In use, the cutting bits will vibrate or otherwise move with respect to the tool holders just as in the prior art which will ultimately result in loss of retention of the cutting bit and necessitate replacement of the tool holder. This replacement is easily achieved by the removal of the threaded fasteners holding the tool holder in the recess in the flighting.
The replacement of the worn cutting tool holder is simplified in that a recess is provided directly in the flighting to accept a cutting tool holder, thereby assuring its proper positioning and alignment. This also acts to increase the usable life of the cutting bits themselves since proper alignment between the cutting bit and drum is assured.
Additional features and advantages of the invention will become apparent to those skilled in the art upon consideration of the following detailed description of a preferred embodiment exemplifying the best mode of carrying out the invention as presently perceived. The detailed description particularly refers to the accompanying figures in which:
FIG. 1 shows a front plan view of a rotary driven cylindrical cutter according to the present invention;
FIG. 2 is a sectional view of the cutter shown in FIG. 1, taken along lines 2--2;
FIG. 3 is a sectional view of a portion of the rotary cutter shown in FIG. 2, taken along line 3--3; and
FIG. 4 is a plan view of the cutter as viewed from the top of FIG. 3.
A rotary driven cylindrical cutter 10 in accordance with the present invention includes a cylinder 12 supported generally at both ends by an appropriate support means 14 and 16 and driven for rotation by a motor not shown through stub shafts 18. Flighting 20, which generally comprises arcuate flighting portions 22, are welded by welds 23 to the outer surface 13 of drum 12 for continuous movement therewith. The rotation of the drum 12 is such that, as shown in FIG. 1, the lower portion of the drum moves out of the plane of the paper and upward toward the top of the drum. It will be seen that with this motion taking place, the flighting 20 acts to drive material contacted by the flighting toward the lateral center 24 of the drum.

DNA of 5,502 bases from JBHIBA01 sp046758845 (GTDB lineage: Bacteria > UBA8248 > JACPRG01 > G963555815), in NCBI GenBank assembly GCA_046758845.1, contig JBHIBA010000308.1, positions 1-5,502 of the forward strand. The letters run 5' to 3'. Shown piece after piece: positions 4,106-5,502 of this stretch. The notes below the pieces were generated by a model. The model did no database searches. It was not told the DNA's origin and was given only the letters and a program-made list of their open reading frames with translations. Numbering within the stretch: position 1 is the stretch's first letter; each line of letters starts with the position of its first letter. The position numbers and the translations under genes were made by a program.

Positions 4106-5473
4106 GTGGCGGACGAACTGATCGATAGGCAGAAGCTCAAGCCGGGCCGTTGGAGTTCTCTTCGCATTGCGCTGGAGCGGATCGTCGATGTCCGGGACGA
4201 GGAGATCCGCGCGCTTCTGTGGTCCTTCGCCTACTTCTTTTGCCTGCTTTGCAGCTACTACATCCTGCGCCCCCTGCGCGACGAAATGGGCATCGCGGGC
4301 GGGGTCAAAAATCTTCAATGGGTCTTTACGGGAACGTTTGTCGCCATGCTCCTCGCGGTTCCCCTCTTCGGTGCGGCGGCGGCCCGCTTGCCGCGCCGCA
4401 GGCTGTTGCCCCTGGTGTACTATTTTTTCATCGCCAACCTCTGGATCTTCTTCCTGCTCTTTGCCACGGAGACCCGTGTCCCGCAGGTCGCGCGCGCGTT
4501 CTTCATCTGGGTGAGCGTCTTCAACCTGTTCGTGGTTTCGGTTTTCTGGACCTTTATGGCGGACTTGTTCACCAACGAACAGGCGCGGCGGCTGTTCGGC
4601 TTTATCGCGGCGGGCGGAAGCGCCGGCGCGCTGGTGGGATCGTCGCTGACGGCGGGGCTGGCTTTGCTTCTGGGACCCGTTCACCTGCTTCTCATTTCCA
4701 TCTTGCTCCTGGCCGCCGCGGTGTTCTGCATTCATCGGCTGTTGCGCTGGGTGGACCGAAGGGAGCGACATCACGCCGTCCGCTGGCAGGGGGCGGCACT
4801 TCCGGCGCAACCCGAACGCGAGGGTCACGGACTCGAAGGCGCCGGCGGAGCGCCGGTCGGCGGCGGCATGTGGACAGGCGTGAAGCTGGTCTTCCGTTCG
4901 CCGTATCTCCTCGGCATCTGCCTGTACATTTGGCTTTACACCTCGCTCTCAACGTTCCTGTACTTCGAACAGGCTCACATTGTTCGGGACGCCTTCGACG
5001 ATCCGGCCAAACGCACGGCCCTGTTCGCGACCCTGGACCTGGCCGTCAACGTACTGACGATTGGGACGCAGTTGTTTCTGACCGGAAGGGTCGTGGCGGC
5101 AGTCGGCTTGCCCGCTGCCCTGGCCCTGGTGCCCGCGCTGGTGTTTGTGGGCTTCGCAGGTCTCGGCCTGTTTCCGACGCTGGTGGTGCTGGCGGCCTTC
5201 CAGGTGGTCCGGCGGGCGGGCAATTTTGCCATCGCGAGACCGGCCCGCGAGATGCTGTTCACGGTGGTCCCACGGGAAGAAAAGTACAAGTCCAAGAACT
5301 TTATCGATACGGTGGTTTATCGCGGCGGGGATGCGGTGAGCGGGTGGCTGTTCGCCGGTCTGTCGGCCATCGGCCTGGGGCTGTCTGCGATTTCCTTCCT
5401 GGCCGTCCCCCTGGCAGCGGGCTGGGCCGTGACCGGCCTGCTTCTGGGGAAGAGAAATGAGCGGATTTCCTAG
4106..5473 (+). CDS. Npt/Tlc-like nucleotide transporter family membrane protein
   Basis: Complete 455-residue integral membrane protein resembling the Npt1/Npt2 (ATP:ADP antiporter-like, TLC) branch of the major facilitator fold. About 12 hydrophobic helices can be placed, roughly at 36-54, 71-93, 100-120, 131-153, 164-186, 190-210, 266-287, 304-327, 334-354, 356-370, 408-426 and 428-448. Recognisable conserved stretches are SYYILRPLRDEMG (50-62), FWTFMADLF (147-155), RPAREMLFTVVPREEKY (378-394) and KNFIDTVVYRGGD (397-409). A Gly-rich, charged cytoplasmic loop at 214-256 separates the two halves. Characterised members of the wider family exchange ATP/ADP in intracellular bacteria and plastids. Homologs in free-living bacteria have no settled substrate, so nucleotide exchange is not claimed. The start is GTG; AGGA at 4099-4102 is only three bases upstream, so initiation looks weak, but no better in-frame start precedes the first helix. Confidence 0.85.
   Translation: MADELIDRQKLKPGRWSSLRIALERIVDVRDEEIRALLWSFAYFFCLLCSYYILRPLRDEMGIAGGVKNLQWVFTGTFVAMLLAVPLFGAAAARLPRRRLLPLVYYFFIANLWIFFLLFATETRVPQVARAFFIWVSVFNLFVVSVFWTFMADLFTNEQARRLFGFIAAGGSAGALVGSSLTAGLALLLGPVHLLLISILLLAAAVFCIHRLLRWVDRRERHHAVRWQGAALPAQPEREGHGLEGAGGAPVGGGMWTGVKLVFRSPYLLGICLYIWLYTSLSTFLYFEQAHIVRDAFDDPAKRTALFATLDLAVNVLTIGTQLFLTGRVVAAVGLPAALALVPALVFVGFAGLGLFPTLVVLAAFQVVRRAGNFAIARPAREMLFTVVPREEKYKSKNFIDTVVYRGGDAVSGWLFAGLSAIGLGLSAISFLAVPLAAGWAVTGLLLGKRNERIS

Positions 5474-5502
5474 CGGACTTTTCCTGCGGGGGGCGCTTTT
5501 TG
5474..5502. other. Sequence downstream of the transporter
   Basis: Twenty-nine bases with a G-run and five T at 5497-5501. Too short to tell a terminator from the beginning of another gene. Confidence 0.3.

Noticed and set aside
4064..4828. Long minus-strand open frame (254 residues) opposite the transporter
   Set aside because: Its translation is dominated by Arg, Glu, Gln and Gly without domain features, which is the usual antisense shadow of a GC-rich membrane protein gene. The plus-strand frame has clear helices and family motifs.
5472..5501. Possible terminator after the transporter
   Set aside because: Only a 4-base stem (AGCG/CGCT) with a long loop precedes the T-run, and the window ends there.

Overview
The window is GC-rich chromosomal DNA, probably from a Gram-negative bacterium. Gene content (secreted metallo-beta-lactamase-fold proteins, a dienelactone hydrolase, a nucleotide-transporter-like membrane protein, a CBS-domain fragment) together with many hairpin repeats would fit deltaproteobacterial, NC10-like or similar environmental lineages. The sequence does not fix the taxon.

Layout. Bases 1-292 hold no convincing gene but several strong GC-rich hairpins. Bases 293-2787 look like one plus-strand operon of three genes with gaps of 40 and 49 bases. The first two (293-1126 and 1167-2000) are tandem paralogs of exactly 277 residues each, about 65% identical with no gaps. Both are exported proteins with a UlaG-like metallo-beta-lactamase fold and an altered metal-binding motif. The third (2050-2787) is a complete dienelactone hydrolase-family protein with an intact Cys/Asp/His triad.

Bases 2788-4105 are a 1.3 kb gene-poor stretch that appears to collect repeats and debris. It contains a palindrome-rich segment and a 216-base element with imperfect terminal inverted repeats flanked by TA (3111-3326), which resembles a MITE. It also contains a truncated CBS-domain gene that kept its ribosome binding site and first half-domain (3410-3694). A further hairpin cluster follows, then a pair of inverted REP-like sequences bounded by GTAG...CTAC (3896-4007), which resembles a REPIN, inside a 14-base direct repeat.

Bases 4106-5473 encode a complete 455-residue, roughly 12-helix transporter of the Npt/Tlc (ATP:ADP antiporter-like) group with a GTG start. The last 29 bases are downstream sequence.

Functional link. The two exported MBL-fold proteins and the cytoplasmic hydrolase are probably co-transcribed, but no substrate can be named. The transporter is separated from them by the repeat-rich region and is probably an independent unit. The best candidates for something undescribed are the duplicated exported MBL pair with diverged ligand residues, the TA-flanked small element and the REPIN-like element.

The rotation of the drum 12 is seen in FIG. 2 to be in the clockwise direction R about axis X while the overall apparatus proceeds in the direction given by arrow A. A plurality of tool holders 26 are removably mounted to the flighting sections 22, and each tool holder includes at its radial outward extremity a cutting tool 28, typically carbide-tipped, which is directed forward in the direction of rotation of the drum. The cutting tools 28 are caused to contact the road surface 30 and, in a known manner, mine a controlled portion of the road surface and thereby leave the surface substantially plane but with a slightly roughened surface texture so as to ensure superior bonding to any subsequently applied new surfacing materials.
The flighting 20 has two surfaces 30 and 32 generally perpendicular to the surface 13 of drum 12. The first perpendicular surface 30 is seen to face generally toward the lateral center 24 of drum 42, while surface 32 is seen to face toward end shafts 18 of drum 20. A plurality of recesses 34 are provided on inside surface 30. Each recess 34 is defined by a forward wall 35 and rearward wall 37, both of which are preferably arranged parallel to the axis X of rotation of drum 12. A tool holder 26 is received snugly within recess 34 such that an edge 36 of the tool holder 26 projects beyond the plane of inside surface 30. The tool holder 26 is secured in position by means of screw-threaded fasteners 38 passing through the flighting section 22 from depresesions 37 on the outside surface 32 to engage threads 39 within the tool holder 26. The depressions 37 act to protect the head 41 of the fasteners 38 from damaging contact with the mined material.
The tool holder itself includes inclined recess 40 for receiving the butt end of replaceable cutting tool 28 in the conventional manner. The cutting tool 28 is aligned by the recess in the tool holder 26 so as to be forwardly directed on the bottom portion of drum 12 as shown in FIG. 2.
Although the invention has been described in detail with reference to preferred embodiments, variations and modifications exist within the scope and spirit of the invention as described and as claimed in the following claims.
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|U.S. Classification||299/87.1, 299/106|
|International Classification||E21D9/00, E21C25/10, E21C35/18|
|Cooperative Classification||E21D9/01, E21C35/18, E21C25/10|
|European Classification||E21D9/00G, E21C35/18, E21C25/10|
|Apr 15, 1988||FPAY||Fee payment|
Year of fee payment: 4
|Dec 12, 1991||FPAY||Fee payment|
Year of fee payment: 8
|Feb 20, 1996||FPAY||Fee payment|
Year of fee payment: 12